One of the major obstacles in recognizing that this was in fact a genocide opposed to the continuation of the civil war, was Jean-Damascène Bizimana, the Rwandan Ambassador to the United Nations, who held one of the non permanent seats on the Security Council, as per the Arusha Accords. Not only did this allow him to construct an entirely different narrative of what was actually occurring on the ground, it allowed him to learn about the inner workings and intelligence of the Security Council’s plan for Rwanda to better execute the genocide. Furthermore, because Dallaire’s forces required approval for every mission, this allowed the génocidaires to always be one step ahead of UNAMIR.9
Aside from the central role Bizimana was allowed to play on the UN Security Council as he framed the violence on the ground as the civil war, there were several other mistakes made by the United Nations in regards to Rwanda. Even before UNAMIR stepped foot on the ground, the UN attempted to keep the mission “small and inexpensive.” Before the start of the genocide, Dallaire went on a tactical mission for assessment of the situation on the ground, with the “ideal” recommendation for halting the violence and protect civilians being 5,500 people to cover the demilitarized zone, Kigali, to be observers, and full logistical support. Unfortunately, all that was able to be approved was 2,548 people, due to the lack of contribution of troops, with the United States, France and Russian “[insistent] that the mission would need a force of only five hundred to one thousand personnel.”10 As the genocide progressed, the numbers dwindled, as the Belgian force withdrew following shortly after the revelation of ten of their peacekeeper’s murders. With the Belgian withdrawal, the UN Security Council decided the best course of action was to remove the remainder of troops. General Dallaire fought to keep his contingent, but only 270 troops were ultimately left with him.11 Once on the ground, lack of supplies became yet another issue that General Dallaire and his team had to contend with. Not only was access to items such as ammunition, cars, and office supplies limited, but food and water became an issue soon as well, with the official funding of the UNAMIR budget not being approved until April 4, 1994, two days before the genocide and after almost five months on the ground.12 Furthermore, in Eyewitness to Genocide, Michael Barnett details the failure of Kofi Annan, Director of DPKO at the time, to share the warnings and reports of the events that General Dallaire had witnessed and informed him of.13 Annan continued to insist that the peacekeeping force remain impartial as required by a Chapter VI mandate in the UN Charter, even as more information of massacres poured in. This instance further demonstrates the negligence and failure of his office as the most important piece of evidence he failed to disclose to the UN Security Council was what is referred to as the Genocide Cable, which arrived at his office three months before the genocide began.14 In it, General Dallaire, using information from an officer within the Presidential Guard, outlined the training that had been spearheading behind the scenes. Jean-Pierre, the informant’s code name, had told them that he, as well as all of the men he trained, were instructed to use the lists of Tutsi they received so that when the time came, they could be “exterminated.” Furthermore, the forty groups of men were scattered within Kigali and could kill up to 1000 Tutsi in twenty minutes, using guns and other weapons, such as machetes.15 Instead of allowing General Dallaire to seize these weapons from their caches (or hiding places), as he requested, he was not only chastised for considering the seizure of weapons, Dallaire was also ordered to relay this information to President Habyarimana, whose closest advisors were part of the extremist faction planning the genocide, de facto signing the death sentence for many involved.16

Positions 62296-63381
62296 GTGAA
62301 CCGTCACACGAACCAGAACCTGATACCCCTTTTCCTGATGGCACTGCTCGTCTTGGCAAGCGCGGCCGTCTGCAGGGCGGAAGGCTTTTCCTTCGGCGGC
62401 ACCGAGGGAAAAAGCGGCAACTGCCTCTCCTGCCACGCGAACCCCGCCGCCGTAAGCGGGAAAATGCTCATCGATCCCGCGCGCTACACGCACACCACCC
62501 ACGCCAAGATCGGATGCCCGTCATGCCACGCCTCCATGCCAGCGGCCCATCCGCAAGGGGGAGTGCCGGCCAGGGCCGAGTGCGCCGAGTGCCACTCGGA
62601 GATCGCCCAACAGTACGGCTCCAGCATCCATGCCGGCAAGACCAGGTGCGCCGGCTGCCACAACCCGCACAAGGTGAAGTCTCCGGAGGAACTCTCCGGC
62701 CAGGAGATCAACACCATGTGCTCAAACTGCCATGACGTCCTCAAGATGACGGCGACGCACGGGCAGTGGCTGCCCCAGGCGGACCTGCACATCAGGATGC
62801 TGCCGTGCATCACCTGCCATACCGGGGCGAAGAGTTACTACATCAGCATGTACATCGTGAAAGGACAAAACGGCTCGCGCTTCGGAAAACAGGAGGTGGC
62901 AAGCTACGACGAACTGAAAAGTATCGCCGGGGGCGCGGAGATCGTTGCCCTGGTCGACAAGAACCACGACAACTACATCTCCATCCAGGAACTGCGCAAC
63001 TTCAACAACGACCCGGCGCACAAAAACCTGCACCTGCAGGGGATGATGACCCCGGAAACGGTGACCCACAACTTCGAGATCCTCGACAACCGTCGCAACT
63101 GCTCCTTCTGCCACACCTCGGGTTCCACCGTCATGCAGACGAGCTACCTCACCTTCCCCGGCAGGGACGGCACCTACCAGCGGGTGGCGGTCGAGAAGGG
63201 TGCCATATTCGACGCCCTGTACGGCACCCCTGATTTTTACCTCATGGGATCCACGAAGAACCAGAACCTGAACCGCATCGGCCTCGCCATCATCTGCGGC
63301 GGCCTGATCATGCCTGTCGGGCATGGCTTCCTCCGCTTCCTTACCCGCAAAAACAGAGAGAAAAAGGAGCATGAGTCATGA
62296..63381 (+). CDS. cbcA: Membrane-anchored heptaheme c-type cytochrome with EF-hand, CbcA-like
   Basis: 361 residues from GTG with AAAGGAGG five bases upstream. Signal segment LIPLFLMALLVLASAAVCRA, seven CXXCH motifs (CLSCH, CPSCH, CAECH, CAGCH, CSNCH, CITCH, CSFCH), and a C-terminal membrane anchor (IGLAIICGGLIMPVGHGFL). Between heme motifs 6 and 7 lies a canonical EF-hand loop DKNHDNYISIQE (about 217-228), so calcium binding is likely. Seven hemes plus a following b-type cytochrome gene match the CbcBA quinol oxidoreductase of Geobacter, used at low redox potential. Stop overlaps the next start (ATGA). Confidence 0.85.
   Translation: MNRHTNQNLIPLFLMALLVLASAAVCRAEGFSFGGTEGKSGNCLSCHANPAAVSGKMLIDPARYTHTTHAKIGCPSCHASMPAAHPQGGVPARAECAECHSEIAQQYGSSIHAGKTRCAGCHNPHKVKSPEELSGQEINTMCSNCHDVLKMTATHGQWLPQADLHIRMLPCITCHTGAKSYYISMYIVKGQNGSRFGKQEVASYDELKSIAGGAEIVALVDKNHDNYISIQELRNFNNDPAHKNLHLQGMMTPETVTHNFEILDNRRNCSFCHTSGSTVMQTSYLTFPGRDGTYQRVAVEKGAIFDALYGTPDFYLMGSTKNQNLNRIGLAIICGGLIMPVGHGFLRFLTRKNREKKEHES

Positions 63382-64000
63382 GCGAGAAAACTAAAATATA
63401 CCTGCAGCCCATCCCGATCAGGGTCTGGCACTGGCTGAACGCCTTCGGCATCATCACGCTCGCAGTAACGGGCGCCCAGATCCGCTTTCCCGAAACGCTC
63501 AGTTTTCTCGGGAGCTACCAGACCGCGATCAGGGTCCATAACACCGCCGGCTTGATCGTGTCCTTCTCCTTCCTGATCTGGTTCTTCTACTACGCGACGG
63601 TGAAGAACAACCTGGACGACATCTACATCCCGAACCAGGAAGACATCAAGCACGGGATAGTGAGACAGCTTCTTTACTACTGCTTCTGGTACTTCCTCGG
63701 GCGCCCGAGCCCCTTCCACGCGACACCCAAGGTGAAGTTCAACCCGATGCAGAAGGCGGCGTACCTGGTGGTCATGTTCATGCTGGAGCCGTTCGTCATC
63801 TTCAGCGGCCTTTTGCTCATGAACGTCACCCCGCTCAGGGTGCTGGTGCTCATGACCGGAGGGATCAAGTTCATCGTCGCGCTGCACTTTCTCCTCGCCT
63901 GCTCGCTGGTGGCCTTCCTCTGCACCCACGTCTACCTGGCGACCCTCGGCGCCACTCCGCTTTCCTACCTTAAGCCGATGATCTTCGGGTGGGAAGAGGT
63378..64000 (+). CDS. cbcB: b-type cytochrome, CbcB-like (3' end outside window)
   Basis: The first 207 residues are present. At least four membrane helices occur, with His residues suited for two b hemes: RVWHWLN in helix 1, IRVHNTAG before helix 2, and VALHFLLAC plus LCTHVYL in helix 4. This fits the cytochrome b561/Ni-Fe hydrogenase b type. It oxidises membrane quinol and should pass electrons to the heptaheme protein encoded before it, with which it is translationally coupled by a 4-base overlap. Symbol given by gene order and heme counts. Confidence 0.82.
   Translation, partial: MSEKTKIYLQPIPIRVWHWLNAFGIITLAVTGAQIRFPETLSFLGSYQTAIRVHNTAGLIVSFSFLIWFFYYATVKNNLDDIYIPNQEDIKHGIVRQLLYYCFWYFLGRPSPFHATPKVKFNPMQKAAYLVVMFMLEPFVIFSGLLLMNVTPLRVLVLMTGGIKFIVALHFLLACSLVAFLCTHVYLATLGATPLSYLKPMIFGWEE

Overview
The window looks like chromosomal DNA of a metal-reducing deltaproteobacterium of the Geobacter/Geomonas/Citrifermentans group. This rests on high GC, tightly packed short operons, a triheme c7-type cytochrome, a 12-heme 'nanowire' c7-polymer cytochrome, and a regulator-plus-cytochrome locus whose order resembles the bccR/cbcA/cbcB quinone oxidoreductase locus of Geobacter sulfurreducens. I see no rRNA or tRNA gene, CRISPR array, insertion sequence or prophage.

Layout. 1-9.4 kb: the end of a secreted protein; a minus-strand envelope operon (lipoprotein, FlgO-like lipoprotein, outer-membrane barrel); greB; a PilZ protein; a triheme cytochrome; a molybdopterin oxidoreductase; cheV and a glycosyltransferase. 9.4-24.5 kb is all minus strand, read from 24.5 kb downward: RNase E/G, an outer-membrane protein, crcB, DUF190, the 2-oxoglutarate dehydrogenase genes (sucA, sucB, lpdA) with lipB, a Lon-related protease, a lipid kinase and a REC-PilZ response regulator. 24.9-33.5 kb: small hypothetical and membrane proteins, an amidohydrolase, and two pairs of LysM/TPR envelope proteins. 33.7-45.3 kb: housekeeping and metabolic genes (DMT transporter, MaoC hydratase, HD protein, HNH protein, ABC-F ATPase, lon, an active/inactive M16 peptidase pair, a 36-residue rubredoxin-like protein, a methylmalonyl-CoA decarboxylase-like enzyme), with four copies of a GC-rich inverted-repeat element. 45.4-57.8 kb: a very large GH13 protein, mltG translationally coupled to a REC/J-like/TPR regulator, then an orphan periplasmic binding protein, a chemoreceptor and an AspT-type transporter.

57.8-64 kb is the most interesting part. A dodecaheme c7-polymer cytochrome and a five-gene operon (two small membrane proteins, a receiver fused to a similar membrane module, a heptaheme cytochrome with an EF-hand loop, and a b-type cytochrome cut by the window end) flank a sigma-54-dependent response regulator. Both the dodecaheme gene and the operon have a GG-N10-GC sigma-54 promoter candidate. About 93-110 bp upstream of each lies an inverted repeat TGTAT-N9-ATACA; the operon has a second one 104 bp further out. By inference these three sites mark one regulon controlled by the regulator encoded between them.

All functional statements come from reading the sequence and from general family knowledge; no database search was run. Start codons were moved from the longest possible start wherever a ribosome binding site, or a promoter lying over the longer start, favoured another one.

The drastic reduction in force of UNAMIR proved deadly to those targeted by hate and rage. The genocidaires rampaged through the little country of Rwanda, killing on average 10,000 people per day for 100 days. Though they suffered great atrocities, Rwandans continues to heal and look towards the future, asking the world to take a stand against genocide in three ways: to remember, to unite and to renew. For the 24th Kwibuka, (photo below) or for remembrance, Rwandans work on forgiveness, but they refuse to forget, which is demonstrated in the video from Kwibuka 20. Instead, Rwandans unite among themselves and around the world with all people who were once targets of genocide.
After the worst brutality of which humankind is capable, Rwanda has been brought back to life by the strength, courage and hard work of its people.17